Rumour has it that Japan is one of the world's last bastions for the humble record store. If this Tower Records is anything to go by, the future isn't looking too bright.TOWER Mini (as is written on the front of the store) is perhaps a little larger than your average convenience store. In terms of CDs, it's maybe split 50/50 between local recordings and those from overseas artists.Prices for new CDs are mostly in the 1500 - 2000 yen range. At the time of visiting, I spotted a 1000 yen bargain bin. There are listening stations here where you can preview whatever CDs have been selected at the time of visiting.There are shelves of DVDs here, too. That said, at 3000 yen +, shopping for DVDs in Japan is an expensive business.TOWER Mini has a limited selection of reading materials, all of which were in Japanese. Also, don't come here to pick up your free English-language mags and news rags. There aren't any.Still, any Tower Records is always a good resource to get an idea of what's going on in the world of music; there are flyers for various music events here, as well as free listing magazines to keep you in touch with what concerts are coming up, and the lasted albums to come out (again, all in Japanese).This TOWER Mini has a selection of novelty gifts, trinkets, and t-shirts.To be honest, you'd be far better off biding you time until you get the chance to go to Shibuya and visit the massive store then. Still, if you're in Shiodome and simply must by a CD (for whatever reason), then perhaps this small store can come to your aid.It's located just outside the Nippon TV building and the Taco Bell.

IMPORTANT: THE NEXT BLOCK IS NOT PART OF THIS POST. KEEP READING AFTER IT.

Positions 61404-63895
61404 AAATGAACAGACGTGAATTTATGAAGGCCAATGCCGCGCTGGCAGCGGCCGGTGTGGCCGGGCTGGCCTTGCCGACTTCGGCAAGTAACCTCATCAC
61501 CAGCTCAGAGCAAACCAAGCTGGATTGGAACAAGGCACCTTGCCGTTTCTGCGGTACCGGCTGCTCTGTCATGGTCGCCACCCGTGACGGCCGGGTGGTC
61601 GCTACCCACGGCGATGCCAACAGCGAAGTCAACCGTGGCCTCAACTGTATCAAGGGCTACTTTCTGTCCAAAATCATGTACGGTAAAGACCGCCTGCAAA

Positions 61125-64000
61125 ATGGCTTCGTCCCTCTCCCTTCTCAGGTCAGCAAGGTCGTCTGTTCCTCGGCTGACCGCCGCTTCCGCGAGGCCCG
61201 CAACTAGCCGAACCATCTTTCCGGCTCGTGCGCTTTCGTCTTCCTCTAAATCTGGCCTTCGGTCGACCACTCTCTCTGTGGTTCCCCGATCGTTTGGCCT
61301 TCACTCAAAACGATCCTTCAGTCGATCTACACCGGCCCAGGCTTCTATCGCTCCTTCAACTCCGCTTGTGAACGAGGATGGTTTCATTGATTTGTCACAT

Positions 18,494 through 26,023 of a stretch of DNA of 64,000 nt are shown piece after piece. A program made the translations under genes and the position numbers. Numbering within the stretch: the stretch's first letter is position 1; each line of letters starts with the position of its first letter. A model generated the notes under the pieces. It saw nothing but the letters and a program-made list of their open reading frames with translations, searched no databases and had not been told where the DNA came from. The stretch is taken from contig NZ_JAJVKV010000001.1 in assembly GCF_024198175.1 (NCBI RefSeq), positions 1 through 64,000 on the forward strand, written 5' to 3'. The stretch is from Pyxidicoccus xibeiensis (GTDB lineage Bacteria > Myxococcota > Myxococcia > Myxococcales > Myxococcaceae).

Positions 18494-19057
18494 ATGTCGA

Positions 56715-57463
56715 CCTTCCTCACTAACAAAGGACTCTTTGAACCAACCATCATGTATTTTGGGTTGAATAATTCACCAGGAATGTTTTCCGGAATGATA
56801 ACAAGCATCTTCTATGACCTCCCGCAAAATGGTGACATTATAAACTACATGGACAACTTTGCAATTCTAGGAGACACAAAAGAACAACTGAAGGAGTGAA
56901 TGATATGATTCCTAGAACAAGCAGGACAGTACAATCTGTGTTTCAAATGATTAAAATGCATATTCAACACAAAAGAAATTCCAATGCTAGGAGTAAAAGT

A pretty good resource for novelty gifts. Obviously the stock here changes depending on what TV programs the channel is trying to promote. Still, you'll surely find something here to amuse. It could be good for stuff to send to friends back home, although there is the risk that no one will have a clue what the characters are.Of course, the goods here are of the usual type; lots of hand/face towels, files, key holders, themed stationary. Expect to pay anywhere between 1,000 - 2,000 yen for a towel. I saw some cool stickers for 450 yen. There are lots of cookies/snacks aimed as gifts here. Expect to pay around 600 yen for a box of 10-15. The Nippon TV shop also houses a small bank of toy vending machines, always a source for cool little gift. The machines in the shop at the time of visiting were 300 yen a go.The store is pretty small, but it manages to pack a lot in. It also seems pretty photo friendly (perhaps unsurprising given the numbers of tourists that come here). There are also cool displays to have a look at, and often some kind of life-size replica of an actor or actress in costume which people like to have their photo taken with.Just outside the store you'll find a Taco Bell, a coffee shop and a seating area outside. There's also a Tower Records nearby. The store, whilst not really worth going out of your way for itself, is on the ground floor of the Nippon TV Tower which has other attractions open to the public.